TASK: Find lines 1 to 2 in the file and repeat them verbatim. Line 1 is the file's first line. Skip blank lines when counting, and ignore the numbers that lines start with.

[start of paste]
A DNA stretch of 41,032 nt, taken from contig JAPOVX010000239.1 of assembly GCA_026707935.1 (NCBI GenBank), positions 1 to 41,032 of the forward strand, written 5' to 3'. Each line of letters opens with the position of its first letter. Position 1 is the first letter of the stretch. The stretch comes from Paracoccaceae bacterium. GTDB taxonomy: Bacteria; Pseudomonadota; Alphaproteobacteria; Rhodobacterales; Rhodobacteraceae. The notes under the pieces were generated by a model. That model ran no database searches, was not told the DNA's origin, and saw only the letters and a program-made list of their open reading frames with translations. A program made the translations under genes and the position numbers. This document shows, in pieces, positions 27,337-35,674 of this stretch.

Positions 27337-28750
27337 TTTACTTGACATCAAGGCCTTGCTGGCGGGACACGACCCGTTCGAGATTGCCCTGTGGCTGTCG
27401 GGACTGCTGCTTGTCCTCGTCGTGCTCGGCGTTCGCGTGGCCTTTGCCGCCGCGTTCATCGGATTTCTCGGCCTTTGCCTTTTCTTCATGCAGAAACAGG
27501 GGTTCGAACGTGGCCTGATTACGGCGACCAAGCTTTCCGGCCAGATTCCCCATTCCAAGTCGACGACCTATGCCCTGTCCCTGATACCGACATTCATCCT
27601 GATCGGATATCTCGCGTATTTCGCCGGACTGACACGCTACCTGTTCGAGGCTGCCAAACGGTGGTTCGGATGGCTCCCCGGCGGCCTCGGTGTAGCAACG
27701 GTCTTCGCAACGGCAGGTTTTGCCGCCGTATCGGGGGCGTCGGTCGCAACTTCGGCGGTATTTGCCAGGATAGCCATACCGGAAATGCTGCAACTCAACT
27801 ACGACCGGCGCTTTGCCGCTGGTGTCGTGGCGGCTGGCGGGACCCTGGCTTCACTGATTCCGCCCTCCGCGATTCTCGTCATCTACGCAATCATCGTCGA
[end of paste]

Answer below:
A DNA stretch of 41,032 nt, taken from contig JAPOVX010000239.1 of assembly GCA_026707935.1 (NCBI GenBank), positions 1 to 41,032 of the forward strand, written 5' to 3'. Each line of letters opens with the position of its first letter. Position 1 is the first letter of the stretch. The stretch comes from Paracoccaceae bacterium. GTDB taxonomy: Bacteria; Pseudomonadota; Alphaproteobacteria; Rhodobacterales; Rhodobacteraceae. The notes under the pieces were generated by a model. That model ran no database searches, was not told the DNA's origin, and saw only the letters and a program-made list of their open reading frames with translations. A program made the translations under genes and the position numbers. This document shows, in pieces, positions 27,337-35,674 of this stretch.

Positions 27337-28750